Facebook is 10

If you’re like me, you’ve been seeing your Facebook feed fill up with everyone’s Facebook is 10 videos. Maybe you’ve even clicked and watched a few. The first one is fun. Then they quickly get kind of annoying. Not just because the music is the same, but because the content is too.

Facebook is a weird weird place. Everyone’s posting their own personal propaganda to show how great their lives are. The kind of posts that get the most likes are the usual life announcements—births, engagements, weddings—which we feel obligated to respond to, or at the very least like.

Now, this isn’t the only type of activity which occurs on Facebook. But it’s all that the Facebook movies focus on. The result is a distillation of Facebook to its bot essence* where only those activities which are the most automated small talk type of activities garner enough interest to be noteworthy.

*Seriously, READ that link.

I’d be bored if I wasn’t so fascinated by the choices here. The movies are almost exclusively photos. Which means that I didn’t get one because I haven’t shared any photos—Facebook tells me I haven’t shared “enough” in general. But I share links—both to news items and my Flickr photos. And I make status updates. And I comment on other people’s items. Yet apparently all this communication is nowhere near as memorable or noteworthy or representative of my time on Facebook as posting photos.

Heck, if Facebook really wanted to show people what they’ve done in their time on Facebook, we’d be seeing videos featuring “highlights” from Farmville, Mafia Wars, Bejewelled Blitz, Candy Crush, Bitstrips, etc.

Part of me understands why photos are what Facebook considers to be the most important thing. Most Facebook updates are little more than declarations of where someone is, what they’re doing, or what just happened. So comparing text to photo to video, the photos are a nice happy medium between being more descriptive than text and something people will actually watch since, let’s face it, no one watches videos.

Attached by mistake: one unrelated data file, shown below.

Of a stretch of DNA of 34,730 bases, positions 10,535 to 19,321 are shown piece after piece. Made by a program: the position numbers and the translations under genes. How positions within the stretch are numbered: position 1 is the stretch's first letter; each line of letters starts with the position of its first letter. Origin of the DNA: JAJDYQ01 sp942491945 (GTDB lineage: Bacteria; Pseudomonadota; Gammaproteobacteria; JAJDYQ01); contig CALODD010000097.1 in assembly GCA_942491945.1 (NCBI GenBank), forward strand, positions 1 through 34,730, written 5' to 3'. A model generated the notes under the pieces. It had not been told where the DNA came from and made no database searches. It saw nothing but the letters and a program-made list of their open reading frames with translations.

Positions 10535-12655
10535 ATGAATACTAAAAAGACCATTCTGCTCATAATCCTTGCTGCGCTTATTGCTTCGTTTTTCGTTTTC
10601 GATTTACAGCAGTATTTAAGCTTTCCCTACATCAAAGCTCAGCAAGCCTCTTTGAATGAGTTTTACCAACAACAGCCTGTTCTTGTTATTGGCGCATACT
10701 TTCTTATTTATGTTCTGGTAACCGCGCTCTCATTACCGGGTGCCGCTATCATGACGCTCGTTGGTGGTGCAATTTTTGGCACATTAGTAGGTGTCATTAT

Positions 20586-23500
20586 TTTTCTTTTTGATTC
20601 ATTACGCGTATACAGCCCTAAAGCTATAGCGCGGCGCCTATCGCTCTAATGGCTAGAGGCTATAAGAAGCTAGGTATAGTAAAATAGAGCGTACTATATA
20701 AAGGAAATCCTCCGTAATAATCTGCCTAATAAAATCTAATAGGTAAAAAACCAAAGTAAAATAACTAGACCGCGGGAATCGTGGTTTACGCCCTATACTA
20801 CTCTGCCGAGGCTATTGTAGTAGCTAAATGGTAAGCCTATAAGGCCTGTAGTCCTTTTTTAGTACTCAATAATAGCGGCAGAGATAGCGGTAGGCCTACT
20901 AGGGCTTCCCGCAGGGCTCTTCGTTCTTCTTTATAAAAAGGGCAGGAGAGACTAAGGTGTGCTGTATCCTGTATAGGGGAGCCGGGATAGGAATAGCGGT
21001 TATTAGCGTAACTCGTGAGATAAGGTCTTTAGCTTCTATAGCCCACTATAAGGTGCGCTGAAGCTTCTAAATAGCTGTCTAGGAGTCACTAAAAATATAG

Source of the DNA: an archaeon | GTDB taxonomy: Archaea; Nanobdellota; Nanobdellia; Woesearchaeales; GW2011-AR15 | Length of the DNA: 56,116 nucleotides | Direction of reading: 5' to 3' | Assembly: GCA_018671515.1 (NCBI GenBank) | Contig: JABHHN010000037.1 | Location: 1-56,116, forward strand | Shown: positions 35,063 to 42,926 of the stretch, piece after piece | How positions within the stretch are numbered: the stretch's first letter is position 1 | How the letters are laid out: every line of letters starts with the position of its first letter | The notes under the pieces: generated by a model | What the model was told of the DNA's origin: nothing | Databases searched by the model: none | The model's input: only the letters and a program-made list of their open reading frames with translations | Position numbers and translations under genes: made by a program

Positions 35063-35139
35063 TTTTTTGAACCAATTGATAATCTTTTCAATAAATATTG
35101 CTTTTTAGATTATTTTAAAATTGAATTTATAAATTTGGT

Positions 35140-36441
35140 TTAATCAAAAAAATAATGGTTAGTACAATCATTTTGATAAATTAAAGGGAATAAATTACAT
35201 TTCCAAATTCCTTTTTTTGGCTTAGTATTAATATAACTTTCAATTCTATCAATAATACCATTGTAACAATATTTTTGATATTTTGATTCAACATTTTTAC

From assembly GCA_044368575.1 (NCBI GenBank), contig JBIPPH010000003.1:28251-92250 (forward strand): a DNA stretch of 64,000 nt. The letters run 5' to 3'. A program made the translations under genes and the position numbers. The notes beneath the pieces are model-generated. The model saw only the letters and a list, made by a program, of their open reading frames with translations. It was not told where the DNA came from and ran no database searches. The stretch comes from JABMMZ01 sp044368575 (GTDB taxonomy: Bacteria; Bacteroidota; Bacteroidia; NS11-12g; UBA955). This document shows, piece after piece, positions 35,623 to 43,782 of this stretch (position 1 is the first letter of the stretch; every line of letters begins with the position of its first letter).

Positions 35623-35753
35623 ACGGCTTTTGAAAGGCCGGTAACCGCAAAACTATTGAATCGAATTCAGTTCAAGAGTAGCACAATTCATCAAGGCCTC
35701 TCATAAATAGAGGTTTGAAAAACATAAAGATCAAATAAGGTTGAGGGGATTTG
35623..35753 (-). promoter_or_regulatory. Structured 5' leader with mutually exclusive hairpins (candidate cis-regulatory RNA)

That said, Google demonstrated years ago now how powerful just text-only videos can be at summarizing your life so I can’t claim photos are inherently superior here. In any case, the photos which Facebook is selecting are typically tied to events where a text-only status update would also generate a similar number of likes and comments*

*The automated nature of how Facebook is choosing what photos to choose makes me think about a Flickr slideshow for its 10-year birthday (also this year) which uses just its Interestingness Algorithm. That would also be a pretty boring selection of my photos.

It’s also noting that while there’s a weekly “death of photography” article posted on the web, how Facebook’s focus appears to suggest otherwise. So many of our social norms are around the concept of photographing key events for display. The Facebook videos show that we still show off in public for the same events that my grandparents did.

I’m not an avid Facebook user but I’d love to see alternative approaches to  summarizing my time on there. Whether it’s a text-based video or one which incorporates information about who I interact with the most. I’d like to see something which doesn’t make us all look like bots and pulls out more of our individuality. I see enough of the standard small talk on Facebook enough as it is.

Author: Nick Vossbrink

Blogging about Photography, Museums, Printing, and Baseball Cards from both Princeton New Jersey and the San Francisco Bay Area. On Twitter as @vossbrink, WordPress at njwv.wordpress.com, and the web at vossbrink.net

2 thoughts on “Facebook is 10”

  1. I’m admittedly addicted to Facebook and the core to for me is the photos. I rarely post anything that doesn’t have a photo attached to it. And, I find that if I do, no one reads/likes/comments on it. But, I also only put relatively happy stuff on there. I guilty of being “Facebook Perfect” which I think is better than being a “Facebook Drama Queen.” You know, those over-sensitive types that post to garner sympathy — EVERY DAY.

  2. I am one of Facebook’s very light users, with the exception of about 5 years ago when I played one of the first pet related games for a couple of months. Last week as the movies came out, out of the 20 something photos in my movie, 10 were from that freaking pet. The pet in a pirate’s costume, the pet ready to go to bed with pajamas, the pet’s living room, the bathroom, the garden, etc. I also played mafia wars for a couple of weeks and I wonder, why were there no photos of the guns I collected in my movie?

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